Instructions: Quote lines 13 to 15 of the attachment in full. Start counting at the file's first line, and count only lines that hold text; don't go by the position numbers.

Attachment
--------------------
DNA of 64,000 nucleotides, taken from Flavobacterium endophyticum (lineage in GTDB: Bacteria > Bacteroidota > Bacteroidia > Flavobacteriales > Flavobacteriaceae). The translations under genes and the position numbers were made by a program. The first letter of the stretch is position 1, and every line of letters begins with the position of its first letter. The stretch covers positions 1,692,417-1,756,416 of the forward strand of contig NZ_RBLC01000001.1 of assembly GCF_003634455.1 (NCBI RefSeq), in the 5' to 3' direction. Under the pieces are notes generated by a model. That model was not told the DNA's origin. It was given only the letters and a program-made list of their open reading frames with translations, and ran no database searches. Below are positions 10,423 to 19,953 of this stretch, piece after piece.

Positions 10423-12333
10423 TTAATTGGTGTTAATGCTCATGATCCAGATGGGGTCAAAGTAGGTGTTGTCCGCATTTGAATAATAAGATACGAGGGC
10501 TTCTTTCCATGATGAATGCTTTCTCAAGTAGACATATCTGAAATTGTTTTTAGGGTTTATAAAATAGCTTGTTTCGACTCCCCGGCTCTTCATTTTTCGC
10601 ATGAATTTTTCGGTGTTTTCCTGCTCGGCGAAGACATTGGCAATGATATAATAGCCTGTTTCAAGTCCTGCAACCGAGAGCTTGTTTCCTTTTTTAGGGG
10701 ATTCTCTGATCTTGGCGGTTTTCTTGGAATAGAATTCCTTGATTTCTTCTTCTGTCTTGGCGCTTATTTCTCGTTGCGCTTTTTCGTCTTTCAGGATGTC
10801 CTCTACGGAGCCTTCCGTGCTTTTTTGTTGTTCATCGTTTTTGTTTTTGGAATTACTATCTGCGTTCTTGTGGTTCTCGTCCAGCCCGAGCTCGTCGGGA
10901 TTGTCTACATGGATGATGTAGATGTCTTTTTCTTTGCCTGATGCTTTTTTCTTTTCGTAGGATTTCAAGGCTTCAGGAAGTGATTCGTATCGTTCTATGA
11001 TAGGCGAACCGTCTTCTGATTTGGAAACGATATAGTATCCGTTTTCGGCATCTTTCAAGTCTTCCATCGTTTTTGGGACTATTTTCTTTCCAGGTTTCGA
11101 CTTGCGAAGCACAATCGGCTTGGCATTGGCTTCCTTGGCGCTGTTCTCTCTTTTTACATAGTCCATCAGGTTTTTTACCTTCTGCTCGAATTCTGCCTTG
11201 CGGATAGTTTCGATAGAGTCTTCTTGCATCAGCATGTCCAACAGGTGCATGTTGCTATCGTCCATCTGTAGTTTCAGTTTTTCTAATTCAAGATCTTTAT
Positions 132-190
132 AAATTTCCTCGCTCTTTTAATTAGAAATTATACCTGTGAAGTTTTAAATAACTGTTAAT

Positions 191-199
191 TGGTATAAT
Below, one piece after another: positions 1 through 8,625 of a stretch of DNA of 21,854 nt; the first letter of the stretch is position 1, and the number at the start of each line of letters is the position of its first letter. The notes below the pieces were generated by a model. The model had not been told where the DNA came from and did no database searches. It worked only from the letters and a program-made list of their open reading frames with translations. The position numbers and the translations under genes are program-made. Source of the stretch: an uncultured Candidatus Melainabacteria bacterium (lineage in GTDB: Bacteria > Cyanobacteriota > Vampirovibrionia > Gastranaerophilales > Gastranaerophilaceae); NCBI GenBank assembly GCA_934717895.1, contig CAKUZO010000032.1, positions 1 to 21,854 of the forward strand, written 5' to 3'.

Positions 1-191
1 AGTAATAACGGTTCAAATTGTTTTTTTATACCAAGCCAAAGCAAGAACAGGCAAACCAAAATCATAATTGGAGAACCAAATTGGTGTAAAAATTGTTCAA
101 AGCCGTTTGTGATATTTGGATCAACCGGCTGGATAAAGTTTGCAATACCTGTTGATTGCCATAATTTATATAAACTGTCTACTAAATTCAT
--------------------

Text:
132 AAATTTCCTCGCTCTTTTAATTAGAAATTATACCTGTGAAGTTTTAAATAACTGTTAAT

Positions 191-199
191 TGGTATAAT